Felix Ganz (1869-1944) was a successful businessman from Mainz and managing director of Ludwig Ganz AG, which imported and manufactured oriental carpets and textile products for furniture and home décor. Ludwig Ganz was based in Mainz, in Southwest Germany but with offices in Constantinople Smyrna and Tbilisi and shops in Wiesbaden and Berlin. Felix Ganz was also an art collector with an important collection of art objects from the Middle East and East Asia.
In 1934, Ludwig Ganz AG was ‘aryanized’. In 1938 and 39 his children fled Germany, two to the UK and one to Switzerland. Felix stayed in his palatial villa overlooking the Rhine. In 1942 he and his second wife Erna were deported to Theresienstadt, where they survived for two years, and were murdered in the Auschwitz concentration camp in October 1944.
His art collection disappeared with only have a rough description of the items from restitution claims. In 2019 some objects belonging to Felix were discovered in the Landesmuseum in Mainz.
Photograph of Family Ganz: Felix Ganz (left) with his family in his home on the Michelsberg (Mainz) around 1914: his youngest daughter Olga, his wife Gertrud, his elder daughter Anne-Marie and his son Hermann. family archives © Ganz Family
Adam Ganz is the great-grandson of Felix Ganz and his research on family history has already featured in exhibitions in Mainz and the Historical Museum in Frankfurt
In autumn 2018 he and Nathalie Neumann successfully applied to the German Lostart Foundation (DZK Magdeburg) to research the fate of the collection in conjunction with the University of Mainz.
The two researchers chose to combine their results and methods, placing Felix Ganz in the center of a network of family, friends, and business and administrative relationships in order to understand and reconstruct historic exchanges whether of information or objects. The aim of the research is to find the art collection of the Ganz family but one of the effects is also to reconstruct the memory and connections of this assimilated Jewish family in Mainz.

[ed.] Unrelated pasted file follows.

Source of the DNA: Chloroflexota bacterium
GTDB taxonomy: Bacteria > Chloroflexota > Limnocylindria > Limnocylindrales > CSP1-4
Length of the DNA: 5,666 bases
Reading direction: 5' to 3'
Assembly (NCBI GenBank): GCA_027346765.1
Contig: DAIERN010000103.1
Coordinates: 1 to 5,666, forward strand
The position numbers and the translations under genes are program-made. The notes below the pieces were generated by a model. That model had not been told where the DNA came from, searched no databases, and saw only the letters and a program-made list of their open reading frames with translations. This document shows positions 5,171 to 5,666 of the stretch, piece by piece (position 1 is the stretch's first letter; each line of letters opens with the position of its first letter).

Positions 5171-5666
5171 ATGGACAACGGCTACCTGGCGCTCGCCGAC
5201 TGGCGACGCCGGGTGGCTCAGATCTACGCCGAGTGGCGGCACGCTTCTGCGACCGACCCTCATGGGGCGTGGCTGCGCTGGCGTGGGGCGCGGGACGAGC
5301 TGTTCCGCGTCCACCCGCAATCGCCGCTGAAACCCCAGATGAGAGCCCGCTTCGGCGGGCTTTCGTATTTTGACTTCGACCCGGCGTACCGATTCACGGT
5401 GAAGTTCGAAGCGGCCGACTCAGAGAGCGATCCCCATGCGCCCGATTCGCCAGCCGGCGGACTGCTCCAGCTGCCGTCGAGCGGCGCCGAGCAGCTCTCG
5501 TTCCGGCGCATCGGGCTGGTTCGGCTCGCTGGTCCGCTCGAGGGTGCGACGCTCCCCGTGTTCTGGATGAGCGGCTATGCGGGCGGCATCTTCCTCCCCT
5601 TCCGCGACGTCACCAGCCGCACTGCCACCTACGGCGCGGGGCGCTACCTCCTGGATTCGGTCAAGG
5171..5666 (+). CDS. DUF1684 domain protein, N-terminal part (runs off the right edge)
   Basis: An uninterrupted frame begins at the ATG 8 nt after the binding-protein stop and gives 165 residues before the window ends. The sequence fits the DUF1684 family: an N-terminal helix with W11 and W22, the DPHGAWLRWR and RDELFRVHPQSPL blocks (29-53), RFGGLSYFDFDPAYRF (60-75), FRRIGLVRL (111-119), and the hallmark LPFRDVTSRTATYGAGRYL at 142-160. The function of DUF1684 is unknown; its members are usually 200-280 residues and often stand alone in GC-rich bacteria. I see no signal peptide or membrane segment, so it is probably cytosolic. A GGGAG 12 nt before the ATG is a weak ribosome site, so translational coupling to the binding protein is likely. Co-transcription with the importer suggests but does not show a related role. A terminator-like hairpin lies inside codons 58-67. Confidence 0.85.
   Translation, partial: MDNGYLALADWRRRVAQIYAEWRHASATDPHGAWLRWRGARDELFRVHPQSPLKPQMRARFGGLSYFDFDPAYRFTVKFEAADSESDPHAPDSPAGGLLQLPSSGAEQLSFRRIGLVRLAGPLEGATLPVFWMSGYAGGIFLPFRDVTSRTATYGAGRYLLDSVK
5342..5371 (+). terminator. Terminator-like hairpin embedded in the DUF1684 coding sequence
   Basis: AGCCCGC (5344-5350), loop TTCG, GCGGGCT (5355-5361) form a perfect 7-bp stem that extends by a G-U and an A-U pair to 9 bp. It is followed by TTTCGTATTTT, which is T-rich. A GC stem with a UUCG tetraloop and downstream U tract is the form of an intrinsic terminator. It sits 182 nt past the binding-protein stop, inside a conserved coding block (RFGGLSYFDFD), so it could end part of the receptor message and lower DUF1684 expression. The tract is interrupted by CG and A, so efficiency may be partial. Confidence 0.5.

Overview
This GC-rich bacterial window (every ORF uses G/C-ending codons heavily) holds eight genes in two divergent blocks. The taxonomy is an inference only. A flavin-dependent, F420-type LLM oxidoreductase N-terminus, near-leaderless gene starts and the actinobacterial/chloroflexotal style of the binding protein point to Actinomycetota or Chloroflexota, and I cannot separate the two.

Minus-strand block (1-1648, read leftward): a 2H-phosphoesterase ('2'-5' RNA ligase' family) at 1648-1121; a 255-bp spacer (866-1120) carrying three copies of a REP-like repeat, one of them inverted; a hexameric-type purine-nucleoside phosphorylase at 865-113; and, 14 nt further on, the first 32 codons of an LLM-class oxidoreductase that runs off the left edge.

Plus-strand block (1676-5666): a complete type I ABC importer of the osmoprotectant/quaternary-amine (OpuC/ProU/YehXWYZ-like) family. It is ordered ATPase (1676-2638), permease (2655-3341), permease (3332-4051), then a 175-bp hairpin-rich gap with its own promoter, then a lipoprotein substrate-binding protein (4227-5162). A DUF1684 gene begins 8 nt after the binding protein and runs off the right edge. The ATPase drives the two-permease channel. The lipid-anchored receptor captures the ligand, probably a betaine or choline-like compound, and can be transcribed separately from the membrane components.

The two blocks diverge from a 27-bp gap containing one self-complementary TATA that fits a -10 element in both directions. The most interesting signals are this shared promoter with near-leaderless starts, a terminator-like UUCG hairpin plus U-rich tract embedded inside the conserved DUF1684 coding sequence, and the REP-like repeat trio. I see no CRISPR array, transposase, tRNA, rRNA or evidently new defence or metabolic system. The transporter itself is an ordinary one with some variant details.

Adam Ganz, is Professor in the Department of Media Arts, Royal Holloway, University of London, and also active as professional screenwriter and director for radio film and television. His Radio 4 drama The Gestapo Minutes about Michel Oppenheimer, Head of the Jewish Community in Mainz was nominated for a BBC audio drama award.
His book Robert De Niro From Screenplay to Screen Performance (co written with Professor Steven Price) will be published later in 2020
Nathalie Neumann is a French-German art historian having studied and worked in Freiburg/ Breisgau, UMass Boston, EHESS Paris, Tokyo and Berlin. Master thesis on the representation of clouds in painting and photography, published as a CD-ROM (1996). Exhibitions and conferences held on documentary photography and the cultural transfer between Germany and France: Willy Ronis (exhibition in Paris 2010), Izis, Gisèle Freund (exhibition Berlin 2008) and Lore Krüger (exhibition Paris 2016). She has work experience at the Canadian and French Embassies in Berlin. For the last six years she did research and publications on the art collection of Julius Freund and aspects of restitution of looted art. From June 2016 to November 2017 she was a member of the Gurlitt Research Team, followed by a mission for the art collection of the Federal German government regarding art works from the CCP and remaining administrative archives. She is currently employed as researcher by the University of Mainz.
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